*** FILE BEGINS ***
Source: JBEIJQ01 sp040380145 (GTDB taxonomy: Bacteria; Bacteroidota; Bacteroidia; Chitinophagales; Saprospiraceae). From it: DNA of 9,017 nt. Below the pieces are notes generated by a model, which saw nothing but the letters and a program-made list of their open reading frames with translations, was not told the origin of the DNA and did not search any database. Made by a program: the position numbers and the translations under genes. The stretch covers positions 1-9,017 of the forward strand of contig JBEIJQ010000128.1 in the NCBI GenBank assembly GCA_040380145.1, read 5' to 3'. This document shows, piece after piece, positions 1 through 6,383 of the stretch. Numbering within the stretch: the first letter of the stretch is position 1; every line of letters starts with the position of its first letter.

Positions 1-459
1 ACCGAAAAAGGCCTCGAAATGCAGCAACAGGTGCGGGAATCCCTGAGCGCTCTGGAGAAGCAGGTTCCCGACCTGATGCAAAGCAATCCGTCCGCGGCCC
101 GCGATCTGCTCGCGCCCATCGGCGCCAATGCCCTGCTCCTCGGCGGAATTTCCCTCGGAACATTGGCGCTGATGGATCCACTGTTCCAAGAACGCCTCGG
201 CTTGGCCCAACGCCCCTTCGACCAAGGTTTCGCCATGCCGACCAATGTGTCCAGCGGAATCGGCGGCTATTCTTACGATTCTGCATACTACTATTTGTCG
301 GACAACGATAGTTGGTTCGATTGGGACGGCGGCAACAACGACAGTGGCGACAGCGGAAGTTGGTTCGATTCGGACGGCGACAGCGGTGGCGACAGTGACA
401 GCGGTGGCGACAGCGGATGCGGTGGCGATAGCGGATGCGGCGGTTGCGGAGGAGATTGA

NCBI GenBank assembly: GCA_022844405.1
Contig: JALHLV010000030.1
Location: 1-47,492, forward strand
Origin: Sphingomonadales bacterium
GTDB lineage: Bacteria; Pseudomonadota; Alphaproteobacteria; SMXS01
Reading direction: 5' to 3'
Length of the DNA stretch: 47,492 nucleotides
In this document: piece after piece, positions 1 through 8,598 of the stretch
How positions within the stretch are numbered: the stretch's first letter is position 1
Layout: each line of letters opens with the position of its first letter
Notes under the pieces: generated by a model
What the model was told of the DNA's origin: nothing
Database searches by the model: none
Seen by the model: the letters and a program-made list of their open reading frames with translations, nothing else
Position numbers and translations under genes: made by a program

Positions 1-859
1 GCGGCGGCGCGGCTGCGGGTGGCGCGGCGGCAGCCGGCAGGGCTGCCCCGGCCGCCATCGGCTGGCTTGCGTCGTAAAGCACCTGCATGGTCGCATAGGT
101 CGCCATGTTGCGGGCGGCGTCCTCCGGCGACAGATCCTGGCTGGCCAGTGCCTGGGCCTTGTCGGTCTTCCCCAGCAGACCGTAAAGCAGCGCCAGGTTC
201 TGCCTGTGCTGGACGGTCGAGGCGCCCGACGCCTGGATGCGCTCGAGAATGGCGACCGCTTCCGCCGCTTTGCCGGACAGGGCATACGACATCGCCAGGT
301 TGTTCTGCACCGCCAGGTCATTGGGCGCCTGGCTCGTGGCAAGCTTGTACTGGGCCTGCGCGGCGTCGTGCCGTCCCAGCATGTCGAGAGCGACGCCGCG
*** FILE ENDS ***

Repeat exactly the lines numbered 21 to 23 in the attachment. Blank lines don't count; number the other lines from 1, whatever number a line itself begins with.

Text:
Seen by the model: the letters and a program-made list of their open reading frames with translations, nothing else
Position numbers and translations under genes: made by a program

Positions 1-859